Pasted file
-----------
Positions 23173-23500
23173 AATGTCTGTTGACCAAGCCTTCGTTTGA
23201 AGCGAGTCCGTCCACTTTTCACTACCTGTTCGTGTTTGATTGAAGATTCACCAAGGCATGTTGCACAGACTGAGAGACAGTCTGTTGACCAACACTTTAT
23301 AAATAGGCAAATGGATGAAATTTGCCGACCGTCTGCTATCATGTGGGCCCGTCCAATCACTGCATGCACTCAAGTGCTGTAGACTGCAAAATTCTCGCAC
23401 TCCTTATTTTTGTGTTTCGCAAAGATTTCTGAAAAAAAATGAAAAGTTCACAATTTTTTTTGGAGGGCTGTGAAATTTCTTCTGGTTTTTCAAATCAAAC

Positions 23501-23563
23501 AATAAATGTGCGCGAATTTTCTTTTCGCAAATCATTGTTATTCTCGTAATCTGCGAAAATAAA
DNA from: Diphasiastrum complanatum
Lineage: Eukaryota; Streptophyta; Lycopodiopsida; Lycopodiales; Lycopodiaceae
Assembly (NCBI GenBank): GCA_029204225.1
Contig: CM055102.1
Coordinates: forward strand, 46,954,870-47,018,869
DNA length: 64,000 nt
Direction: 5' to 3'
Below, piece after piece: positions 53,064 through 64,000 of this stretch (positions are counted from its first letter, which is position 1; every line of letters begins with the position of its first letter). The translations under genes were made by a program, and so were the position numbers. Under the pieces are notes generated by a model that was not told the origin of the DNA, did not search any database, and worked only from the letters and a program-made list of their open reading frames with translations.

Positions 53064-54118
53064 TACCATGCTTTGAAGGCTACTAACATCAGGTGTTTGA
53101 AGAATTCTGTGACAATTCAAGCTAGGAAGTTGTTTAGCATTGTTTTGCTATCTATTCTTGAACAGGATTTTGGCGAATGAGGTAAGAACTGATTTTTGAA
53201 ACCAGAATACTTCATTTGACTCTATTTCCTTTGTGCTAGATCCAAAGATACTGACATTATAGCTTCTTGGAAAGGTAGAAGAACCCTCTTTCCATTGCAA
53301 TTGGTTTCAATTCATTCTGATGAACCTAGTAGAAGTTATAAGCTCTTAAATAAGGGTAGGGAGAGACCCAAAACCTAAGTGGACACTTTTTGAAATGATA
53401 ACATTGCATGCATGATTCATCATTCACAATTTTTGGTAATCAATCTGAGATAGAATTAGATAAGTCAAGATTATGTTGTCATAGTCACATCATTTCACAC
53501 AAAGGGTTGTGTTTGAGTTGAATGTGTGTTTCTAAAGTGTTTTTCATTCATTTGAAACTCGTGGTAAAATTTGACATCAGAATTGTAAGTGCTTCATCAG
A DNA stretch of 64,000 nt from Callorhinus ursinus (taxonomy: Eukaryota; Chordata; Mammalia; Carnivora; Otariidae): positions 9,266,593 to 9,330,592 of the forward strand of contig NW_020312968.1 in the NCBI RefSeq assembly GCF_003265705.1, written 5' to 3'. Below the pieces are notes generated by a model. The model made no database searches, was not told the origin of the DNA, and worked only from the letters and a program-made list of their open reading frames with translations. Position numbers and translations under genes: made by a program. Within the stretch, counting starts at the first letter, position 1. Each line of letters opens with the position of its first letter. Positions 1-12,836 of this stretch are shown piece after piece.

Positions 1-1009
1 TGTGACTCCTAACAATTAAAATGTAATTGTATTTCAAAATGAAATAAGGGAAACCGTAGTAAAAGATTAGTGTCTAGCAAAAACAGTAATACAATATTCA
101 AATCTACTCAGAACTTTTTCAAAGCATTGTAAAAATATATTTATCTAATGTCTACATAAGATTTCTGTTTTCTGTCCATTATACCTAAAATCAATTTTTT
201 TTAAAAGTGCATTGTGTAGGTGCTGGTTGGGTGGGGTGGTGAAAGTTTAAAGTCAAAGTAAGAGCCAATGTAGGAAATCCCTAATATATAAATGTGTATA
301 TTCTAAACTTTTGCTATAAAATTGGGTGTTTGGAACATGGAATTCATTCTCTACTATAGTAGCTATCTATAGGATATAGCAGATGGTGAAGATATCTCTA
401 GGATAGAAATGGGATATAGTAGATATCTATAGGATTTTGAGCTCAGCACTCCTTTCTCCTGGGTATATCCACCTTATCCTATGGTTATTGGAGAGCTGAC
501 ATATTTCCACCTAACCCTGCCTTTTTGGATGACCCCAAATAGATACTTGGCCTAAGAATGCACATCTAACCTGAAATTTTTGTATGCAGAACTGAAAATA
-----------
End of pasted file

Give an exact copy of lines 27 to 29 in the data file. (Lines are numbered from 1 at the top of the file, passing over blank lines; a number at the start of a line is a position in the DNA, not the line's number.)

201 TTAAAAGTGCATTGTGTAGGTGCTGGTTGGGTGGGGTGGTGAAAGTTTAAAGTCAAAGTAAGAGCCAATGTAGGAAATCCCTAATATATAAATGTGTATA
301 TTCTAAACTTTTGCTATAAAATTGGGTGTTTGGAACATGGAATTCATTCTCTACTATAGTAGCTATCTATAGGATATAGCAGATGGTGAAGATATCTCTA
401 GGATAGAAATGGGATATAGTAGATATCTATAGGATTTTGAGCTCAGCACTCCTTTCTCCTGGGTATATCCACCTTATCCTATGGTTATTGGAGAGCTGAC